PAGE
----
B. Lou-Murle conflict

To address Murle’s conflict, one needs to understand the history of war in this region.  Murle region was controlled by Ismail Konyi, a leader of Murle Pibor Defense Forces. During the North-South civil, the Ismail Konyi rebels were fighting against the mainstream SPLA with the support of the Khartoum government. Despite Konyi being integrated in GoSS government in 2006, his relationship with the Khartoum government still exists. During the government disarmament period in 2007, Konyi was dispatched to Pibor to collect arms from his tribe. However, Ismail Konyi never carried out what he was asked to do. International officials in Pibor County stated that “Ismail Konyi was using funds intended for disarmament to buy local support and undermine the commissioner” (Crisis Group interview, UN disarmament expert, Juba, 2 November 2009). Immediately, Governor Koul Manyang and the Commissioner wrote to the President for his removal. The President demanded Ismail Konyi return to Juba, in which he refused and instead returned to Khartoum. Three months later, Ismail Kony returns to Juba.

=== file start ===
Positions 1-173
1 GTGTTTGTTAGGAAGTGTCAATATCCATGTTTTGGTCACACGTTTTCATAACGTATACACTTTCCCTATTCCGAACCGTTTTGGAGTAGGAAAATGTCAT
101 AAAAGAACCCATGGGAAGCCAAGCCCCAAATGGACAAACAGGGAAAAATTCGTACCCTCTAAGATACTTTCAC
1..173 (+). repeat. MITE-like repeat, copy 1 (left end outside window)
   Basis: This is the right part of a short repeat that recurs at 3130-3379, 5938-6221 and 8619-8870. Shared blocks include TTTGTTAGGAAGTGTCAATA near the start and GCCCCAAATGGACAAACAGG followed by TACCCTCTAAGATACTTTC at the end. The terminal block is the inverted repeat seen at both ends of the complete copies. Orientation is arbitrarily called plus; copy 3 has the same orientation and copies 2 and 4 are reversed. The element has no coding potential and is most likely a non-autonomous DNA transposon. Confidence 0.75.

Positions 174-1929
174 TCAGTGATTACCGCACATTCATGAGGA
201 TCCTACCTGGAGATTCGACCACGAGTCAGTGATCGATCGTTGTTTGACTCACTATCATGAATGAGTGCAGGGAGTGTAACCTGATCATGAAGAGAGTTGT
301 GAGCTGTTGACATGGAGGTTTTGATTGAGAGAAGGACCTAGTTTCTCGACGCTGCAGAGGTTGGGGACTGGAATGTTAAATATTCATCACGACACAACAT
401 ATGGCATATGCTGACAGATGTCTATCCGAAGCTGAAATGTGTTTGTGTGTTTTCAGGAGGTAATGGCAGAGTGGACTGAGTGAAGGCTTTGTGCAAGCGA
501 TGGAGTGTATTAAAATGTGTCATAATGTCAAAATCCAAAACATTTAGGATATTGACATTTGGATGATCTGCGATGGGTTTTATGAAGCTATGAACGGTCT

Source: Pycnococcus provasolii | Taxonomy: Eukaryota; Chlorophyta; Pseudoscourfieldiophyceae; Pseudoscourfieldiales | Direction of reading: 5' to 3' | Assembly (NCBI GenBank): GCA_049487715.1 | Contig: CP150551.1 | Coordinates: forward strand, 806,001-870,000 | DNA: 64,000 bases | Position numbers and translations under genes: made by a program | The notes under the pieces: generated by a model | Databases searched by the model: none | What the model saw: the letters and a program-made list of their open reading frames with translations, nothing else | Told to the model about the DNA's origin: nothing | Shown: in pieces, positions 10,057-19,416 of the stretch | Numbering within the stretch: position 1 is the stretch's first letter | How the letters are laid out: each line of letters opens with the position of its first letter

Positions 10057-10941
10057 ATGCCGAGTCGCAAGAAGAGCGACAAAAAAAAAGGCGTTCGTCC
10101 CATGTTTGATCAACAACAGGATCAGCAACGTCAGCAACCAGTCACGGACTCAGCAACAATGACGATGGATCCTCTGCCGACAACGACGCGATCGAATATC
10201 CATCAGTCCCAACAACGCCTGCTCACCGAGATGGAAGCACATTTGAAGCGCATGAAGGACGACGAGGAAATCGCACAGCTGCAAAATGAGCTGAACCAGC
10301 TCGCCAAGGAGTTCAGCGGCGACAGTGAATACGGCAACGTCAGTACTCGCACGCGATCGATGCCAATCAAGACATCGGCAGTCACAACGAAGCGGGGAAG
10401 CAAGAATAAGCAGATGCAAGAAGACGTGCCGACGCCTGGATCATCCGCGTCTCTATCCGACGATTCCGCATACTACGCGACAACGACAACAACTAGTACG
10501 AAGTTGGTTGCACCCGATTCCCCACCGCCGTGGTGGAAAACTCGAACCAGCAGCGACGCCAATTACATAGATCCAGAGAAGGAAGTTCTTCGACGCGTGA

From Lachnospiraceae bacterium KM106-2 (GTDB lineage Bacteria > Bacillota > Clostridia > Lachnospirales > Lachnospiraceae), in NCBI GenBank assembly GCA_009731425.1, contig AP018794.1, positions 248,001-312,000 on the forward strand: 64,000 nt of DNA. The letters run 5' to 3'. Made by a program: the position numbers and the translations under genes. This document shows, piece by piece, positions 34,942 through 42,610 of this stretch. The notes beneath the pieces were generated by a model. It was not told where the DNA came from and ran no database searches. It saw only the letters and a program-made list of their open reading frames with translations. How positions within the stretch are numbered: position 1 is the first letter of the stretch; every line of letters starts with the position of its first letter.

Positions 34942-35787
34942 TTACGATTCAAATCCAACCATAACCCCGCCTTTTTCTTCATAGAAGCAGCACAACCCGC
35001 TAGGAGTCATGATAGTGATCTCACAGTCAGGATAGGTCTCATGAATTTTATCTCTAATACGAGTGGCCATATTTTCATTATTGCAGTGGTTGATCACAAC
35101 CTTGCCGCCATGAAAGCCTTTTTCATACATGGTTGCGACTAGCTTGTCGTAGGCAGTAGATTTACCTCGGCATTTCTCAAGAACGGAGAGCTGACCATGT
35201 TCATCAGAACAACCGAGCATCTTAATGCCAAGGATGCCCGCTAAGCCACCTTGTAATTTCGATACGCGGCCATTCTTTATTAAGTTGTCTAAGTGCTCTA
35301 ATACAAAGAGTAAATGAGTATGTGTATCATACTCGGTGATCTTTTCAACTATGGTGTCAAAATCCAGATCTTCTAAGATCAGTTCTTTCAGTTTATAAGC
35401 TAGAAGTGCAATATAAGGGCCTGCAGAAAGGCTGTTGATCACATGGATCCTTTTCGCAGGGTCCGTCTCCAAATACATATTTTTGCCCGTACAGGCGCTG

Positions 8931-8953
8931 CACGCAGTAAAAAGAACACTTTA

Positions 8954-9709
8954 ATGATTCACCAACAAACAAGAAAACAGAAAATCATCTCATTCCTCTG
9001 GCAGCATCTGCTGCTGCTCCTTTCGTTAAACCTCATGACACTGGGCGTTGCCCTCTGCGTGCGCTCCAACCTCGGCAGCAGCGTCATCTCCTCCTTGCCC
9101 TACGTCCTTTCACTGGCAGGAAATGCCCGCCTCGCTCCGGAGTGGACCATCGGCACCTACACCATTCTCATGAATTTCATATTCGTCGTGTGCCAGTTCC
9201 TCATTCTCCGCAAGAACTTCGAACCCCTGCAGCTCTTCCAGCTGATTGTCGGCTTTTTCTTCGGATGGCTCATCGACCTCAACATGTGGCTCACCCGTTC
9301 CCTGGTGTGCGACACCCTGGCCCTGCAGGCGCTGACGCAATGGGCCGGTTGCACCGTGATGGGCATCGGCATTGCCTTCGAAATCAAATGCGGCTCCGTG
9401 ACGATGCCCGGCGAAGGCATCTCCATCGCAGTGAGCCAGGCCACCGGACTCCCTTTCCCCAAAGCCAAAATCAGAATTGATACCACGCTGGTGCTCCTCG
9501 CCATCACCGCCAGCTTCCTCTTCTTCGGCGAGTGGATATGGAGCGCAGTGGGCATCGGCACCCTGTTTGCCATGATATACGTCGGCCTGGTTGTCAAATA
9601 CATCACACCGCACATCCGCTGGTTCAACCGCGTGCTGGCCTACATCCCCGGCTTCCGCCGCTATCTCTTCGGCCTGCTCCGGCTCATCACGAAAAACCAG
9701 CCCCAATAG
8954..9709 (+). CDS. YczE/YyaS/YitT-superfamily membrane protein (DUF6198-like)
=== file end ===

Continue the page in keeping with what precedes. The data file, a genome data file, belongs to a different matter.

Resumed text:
In 2008, GoSS Vice President Riek Machar returned to Pibor with Ismail Konyi to dissuade Murle from attacking Lou Nuer. In early 2009, Riek Machar and Ismail Konyi traveled to Lou to inform them of the new Murle pledge for peace. Soon after these officials left, Murle raiders attacked areas in Akobo County, which severely discredited any ‘peace negotiation’. The Lou Nuer rearmed themselves again to retaliate against the attack by Murle.